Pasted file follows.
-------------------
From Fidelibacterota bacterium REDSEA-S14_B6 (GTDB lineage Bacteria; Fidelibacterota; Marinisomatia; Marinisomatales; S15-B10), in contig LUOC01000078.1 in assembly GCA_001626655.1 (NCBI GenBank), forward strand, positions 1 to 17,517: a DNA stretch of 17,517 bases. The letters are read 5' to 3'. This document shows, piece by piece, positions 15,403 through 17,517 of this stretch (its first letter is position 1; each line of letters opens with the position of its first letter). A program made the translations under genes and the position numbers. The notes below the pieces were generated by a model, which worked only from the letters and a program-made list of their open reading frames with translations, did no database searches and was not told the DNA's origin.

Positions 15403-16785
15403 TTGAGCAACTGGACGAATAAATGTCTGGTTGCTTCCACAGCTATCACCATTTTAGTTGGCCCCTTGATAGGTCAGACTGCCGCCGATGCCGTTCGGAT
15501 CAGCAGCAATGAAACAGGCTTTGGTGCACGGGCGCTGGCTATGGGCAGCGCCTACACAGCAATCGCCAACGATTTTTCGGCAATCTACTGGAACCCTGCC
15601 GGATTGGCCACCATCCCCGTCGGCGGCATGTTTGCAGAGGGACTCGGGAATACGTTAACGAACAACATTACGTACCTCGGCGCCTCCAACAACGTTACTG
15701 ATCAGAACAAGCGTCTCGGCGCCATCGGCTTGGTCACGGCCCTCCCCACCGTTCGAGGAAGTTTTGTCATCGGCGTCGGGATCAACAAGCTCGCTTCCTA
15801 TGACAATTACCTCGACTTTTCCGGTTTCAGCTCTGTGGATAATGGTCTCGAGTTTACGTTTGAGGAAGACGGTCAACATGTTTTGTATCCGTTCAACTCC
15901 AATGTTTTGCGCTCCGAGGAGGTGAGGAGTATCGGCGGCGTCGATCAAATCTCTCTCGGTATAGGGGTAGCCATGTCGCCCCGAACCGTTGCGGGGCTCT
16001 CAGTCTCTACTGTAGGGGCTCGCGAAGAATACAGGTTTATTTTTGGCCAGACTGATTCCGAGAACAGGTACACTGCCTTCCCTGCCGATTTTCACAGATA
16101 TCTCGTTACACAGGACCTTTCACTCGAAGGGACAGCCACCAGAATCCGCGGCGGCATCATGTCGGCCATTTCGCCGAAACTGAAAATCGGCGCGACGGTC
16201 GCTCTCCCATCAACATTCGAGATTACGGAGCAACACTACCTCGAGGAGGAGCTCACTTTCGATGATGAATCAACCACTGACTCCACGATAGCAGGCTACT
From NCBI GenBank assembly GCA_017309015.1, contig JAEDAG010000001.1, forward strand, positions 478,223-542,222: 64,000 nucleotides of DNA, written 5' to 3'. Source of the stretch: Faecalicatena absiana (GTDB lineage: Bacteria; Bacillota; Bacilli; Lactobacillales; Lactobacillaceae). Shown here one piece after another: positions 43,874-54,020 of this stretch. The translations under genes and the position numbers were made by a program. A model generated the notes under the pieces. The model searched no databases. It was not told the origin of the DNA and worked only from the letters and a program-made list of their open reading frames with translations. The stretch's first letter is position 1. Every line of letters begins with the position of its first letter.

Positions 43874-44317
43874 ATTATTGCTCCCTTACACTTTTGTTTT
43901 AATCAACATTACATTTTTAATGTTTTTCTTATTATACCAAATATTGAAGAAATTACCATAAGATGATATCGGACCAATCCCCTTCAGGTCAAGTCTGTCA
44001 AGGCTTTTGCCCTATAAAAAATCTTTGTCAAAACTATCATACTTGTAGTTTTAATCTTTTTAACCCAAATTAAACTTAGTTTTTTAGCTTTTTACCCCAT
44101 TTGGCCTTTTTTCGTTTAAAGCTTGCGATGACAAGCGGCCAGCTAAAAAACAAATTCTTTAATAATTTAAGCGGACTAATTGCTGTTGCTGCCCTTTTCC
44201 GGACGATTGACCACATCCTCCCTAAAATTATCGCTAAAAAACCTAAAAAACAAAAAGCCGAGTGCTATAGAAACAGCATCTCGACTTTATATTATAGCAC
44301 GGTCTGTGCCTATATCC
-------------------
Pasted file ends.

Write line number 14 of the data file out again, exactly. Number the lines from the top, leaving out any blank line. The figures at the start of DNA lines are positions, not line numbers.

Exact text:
43874 ATTATTGCTCCCTTACACTTTTGTTTT